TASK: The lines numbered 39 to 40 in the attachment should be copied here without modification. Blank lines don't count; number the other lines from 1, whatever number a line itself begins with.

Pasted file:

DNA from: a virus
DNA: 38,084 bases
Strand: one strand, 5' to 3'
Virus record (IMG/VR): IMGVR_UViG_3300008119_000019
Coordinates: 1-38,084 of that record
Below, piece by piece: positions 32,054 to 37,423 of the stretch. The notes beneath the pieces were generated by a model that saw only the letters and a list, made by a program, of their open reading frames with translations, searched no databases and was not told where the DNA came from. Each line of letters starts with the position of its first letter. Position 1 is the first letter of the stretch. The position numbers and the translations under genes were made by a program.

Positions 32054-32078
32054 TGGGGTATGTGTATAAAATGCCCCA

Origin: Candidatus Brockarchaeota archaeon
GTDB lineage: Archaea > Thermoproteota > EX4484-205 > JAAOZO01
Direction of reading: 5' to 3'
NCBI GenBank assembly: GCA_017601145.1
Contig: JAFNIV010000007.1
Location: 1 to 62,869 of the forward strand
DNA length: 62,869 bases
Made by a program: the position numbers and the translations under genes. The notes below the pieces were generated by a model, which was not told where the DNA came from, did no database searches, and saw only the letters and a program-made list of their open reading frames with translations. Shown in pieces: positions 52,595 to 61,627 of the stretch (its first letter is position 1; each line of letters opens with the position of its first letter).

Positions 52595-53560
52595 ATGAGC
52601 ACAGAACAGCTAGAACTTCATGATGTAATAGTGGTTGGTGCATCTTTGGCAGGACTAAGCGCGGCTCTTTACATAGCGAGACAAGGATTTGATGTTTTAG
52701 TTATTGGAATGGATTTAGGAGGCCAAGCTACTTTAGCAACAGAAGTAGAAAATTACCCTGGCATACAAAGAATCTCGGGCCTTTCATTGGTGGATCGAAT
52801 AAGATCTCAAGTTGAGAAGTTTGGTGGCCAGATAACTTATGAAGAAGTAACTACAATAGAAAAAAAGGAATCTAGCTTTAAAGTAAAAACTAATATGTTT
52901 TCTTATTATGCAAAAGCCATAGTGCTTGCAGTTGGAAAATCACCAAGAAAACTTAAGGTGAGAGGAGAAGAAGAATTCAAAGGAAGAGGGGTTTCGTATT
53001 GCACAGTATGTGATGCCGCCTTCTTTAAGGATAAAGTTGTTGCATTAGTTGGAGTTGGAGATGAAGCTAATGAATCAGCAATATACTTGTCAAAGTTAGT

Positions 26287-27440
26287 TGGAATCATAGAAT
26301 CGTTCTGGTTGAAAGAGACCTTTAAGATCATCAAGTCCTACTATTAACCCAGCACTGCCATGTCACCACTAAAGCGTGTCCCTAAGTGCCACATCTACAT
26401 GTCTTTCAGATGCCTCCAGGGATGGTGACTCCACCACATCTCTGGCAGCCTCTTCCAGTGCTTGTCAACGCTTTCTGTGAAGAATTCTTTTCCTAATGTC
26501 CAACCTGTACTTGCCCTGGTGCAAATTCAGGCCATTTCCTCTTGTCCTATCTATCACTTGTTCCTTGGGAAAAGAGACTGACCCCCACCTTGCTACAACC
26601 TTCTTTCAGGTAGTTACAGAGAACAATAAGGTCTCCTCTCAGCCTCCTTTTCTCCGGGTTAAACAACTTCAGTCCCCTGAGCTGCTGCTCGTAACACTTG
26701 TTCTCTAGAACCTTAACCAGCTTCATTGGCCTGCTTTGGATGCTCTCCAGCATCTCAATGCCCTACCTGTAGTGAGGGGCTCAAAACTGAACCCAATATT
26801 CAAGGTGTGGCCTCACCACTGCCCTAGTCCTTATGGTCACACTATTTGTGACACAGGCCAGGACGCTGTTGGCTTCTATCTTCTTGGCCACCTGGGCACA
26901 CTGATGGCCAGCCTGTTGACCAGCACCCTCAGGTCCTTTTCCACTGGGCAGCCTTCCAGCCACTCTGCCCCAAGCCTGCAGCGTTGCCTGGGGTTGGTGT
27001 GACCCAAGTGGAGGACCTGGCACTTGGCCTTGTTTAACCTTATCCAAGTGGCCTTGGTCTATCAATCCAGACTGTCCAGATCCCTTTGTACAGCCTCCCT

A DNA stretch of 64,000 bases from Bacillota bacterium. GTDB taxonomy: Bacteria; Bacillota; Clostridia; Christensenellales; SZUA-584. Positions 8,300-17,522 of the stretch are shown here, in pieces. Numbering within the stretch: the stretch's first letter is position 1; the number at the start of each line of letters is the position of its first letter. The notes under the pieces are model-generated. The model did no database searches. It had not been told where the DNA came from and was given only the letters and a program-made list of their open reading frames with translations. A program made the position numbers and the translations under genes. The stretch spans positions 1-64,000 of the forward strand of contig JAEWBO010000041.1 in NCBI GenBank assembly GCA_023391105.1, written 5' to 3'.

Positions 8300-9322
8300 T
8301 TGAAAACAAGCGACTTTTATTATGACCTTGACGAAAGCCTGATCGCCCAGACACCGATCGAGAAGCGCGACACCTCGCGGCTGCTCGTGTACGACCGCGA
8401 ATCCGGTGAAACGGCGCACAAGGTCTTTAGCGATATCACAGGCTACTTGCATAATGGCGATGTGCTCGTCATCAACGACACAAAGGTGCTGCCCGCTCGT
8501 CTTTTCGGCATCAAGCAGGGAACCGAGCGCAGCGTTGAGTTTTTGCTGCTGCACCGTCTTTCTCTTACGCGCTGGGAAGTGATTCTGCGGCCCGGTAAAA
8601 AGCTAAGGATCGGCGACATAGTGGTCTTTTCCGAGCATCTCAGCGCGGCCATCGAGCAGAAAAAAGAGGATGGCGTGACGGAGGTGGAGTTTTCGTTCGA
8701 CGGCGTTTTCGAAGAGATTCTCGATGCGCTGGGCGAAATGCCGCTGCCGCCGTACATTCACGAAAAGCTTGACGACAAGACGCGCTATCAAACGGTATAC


8501 CTTTTCGGCATCAAGCAGGGAACCGAGCGCAGCGTTGAGTTTTTGCTGCTGCACCGTCTTTCTCTTACGCGCTGGGAAGTGATTCTGCGGCCCGGTAAAA
8601 AGCTAAGGATCGGCGACATAGTGGTCTTTTCCGAGCATCTCAGCGCGGCCATCGAGCAGAAAAAAGAGGATGGCGTGACGGAGGTGGAGTTTTCGTTCGA